Graphic showing the steps for turning a simple loop on a head pin

Connect the top jump rings together with another jump ring and while it is still open, hook on a 2.5cm  (1") length of chain.
Hooking a length of chain onto the orb bead.

Slip the earring wire through the top link of the chain. Make a second earring to match.
Ear wire with chain attached

TASSEL ORB EARRINGS
Marbled grey earrings with pink tassel and chain dangles
To make the tassel orb earrings, you'll need:
4 x 1" charcoal resin overflow disks with slots
2 x 10mm gunmetal filigree circle bead caps
1 x pink thread tassel
1 x silver chain tassel
12 x 5mm gunmetal jump rings
2 x gunmetal earring wires
Pliers: chain nose pliers; round nose pliers; flat nose pliers; side cutters; Crystal Katana
Follow steps 1-5 of the Earth, Moon and Star earrings, substituting the filigree bead cap for the crescent moon charm. Hook the thread tassel on the bottom of one orb and the chain tassel on the other.
Using pliers to attach the bead cap to the earring with a jump ring.

Open the loop of the earring wire and hook it through the filigree bead cap.
Using pliers to close the loop on the earring wire.

Mix the 5-minute epoxy and apply a small amount to the centre of the filigree. Place a flatback crystal on the adhesive.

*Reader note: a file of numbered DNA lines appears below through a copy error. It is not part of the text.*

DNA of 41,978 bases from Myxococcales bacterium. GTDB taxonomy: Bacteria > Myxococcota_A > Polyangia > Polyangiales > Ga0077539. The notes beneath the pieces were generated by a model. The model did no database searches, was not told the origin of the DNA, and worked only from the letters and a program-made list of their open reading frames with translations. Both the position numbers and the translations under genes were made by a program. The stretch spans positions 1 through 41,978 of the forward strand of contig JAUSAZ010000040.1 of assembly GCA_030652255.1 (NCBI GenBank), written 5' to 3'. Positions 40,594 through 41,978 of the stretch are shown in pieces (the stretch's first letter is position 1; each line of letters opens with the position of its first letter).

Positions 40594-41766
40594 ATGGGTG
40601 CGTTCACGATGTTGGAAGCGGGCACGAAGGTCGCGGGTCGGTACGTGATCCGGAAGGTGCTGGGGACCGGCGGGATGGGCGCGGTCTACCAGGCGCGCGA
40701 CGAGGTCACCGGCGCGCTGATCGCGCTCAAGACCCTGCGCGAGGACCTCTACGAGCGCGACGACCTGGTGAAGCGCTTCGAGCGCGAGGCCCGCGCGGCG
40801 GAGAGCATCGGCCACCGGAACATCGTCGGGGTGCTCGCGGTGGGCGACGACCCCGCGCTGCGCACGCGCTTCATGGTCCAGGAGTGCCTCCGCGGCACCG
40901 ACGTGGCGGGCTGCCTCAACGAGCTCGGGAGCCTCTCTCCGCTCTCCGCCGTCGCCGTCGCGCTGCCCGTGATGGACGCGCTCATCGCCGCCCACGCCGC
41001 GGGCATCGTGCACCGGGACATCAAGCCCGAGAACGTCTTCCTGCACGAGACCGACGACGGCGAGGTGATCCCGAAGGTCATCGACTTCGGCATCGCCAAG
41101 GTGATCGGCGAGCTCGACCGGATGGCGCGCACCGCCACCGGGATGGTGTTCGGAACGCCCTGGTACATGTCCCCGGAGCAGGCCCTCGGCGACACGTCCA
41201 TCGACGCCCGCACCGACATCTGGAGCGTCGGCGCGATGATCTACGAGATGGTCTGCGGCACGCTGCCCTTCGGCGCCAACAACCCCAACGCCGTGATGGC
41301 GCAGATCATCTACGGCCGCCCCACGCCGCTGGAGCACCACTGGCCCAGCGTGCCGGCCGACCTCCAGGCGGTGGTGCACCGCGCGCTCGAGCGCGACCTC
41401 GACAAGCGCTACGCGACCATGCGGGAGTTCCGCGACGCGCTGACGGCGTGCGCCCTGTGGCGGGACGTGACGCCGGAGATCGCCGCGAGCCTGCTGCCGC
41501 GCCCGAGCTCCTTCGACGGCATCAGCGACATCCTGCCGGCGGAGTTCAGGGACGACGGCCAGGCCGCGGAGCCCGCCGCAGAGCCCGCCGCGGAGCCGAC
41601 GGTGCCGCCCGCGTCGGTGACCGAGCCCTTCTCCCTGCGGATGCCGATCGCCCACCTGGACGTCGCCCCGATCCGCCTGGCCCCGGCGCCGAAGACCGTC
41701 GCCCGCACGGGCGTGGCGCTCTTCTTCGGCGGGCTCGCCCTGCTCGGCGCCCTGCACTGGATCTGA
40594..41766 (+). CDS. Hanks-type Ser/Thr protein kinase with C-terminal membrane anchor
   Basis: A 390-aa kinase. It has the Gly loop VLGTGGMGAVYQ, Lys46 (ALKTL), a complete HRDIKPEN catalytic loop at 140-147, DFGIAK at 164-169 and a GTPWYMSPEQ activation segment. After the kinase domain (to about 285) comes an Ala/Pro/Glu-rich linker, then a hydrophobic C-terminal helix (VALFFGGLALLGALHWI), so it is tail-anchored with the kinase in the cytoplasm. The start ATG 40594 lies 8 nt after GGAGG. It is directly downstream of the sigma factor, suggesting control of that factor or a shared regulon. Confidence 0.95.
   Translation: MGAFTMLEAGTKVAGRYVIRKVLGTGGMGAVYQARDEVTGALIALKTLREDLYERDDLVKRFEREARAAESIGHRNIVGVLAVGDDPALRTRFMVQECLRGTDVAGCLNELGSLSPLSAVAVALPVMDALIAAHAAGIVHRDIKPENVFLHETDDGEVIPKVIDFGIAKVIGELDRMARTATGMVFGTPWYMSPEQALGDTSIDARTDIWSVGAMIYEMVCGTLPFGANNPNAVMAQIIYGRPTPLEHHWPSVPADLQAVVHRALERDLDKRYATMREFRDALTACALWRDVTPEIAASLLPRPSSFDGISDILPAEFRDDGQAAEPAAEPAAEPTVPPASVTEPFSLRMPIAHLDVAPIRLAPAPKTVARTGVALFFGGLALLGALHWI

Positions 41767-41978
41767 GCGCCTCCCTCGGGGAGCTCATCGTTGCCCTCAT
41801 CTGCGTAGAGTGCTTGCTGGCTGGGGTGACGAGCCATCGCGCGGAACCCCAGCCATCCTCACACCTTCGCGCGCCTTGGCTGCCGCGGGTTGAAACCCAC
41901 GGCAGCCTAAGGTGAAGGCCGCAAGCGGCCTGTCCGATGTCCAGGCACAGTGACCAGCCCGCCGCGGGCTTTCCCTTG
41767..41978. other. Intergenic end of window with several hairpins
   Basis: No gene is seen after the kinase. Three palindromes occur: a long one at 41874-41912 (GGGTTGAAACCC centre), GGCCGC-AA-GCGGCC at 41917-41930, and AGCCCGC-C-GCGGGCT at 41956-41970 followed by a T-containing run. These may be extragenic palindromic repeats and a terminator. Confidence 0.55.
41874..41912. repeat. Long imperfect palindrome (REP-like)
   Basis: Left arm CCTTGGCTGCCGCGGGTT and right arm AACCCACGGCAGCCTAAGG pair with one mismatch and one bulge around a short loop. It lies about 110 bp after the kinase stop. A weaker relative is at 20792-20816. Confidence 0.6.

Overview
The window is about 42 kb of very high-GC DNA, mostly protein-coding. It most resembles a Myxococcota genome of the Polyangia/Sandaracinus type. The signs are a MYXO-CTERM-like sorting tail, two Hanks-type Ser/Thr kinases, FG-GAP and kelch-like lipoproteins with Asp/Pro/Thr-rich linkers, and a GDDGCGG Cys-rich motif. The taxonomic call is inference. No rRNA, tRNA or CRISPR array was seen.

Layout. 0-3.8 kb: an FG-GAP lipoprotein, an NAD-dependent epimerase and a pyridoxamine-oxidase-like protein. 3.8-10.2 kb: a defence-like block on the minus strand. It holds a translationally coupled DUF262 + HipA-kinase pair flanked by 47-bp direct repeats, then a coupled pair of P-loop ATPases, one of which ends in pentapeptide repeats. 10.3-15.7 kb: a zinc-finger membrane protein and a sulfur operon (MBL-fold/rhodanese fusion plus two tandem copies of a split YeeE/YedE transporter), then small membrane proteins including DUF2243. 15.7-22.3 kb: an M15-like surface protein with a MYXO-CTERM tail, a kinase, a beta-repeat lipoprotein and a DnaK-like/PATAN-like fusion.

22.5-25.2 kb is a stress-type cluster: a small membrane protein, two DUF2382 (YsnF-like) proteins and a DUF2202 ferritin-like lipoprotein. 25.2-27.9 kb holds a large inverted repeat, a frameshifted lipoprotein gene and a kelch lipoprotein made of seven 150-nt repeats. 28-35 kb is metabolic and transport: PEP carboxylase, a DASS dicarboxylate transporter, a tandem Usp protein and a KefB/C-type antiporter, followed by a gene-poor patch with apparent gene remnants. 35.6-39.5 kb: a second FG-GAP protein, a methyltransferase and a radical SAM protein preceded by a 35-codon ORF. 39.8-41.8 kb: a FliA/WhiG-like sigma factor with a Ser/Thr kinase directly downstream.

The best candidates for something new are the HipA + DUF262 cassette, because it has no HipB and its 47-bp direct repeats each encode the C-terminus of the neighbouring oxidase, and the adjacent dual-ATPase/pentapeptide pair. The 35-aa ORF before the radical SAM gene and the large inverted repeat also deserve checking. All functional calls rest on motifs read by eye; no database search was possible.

Attaching the flat back crystal to the bead cap.

Pin this Project!
Blue marbled resin orb earrings inspiration sheet

'Til next time.....








If you can't get enough of My Tutorials and you want even more inspiration, click here to find my books and printable pdfs



Monday, February 4, 2019

Hearts and Barbed Wire Leather Bracelet

How to make faux barbed wire from leather cord project header

Not all heart jewellery has to be girly-girl. For those girls who prefer their jewellery to have a little attitude, this faux barbed wire leather bracelet strung with a variety of heart beads is edgy, yet comfortable to wear. The barbs, made from pearl white leather cord, look sharp but feel soft against your skin.

Here's what you'll need to make your own:
1mm pearl white leather cord hank
Assorted glass heart beads and crystals. I used 2 Lt Siam Swarovski Wild Hearts, 2 Blue Moon dotty hearts and 3 white foil puffy hearts
2 silver plated Beadalon 1.5mm cord ends with loop
2 4mm silver jump rings
silver ball and socket clasp
5-minute epoxy adhesive
scissors
toothpick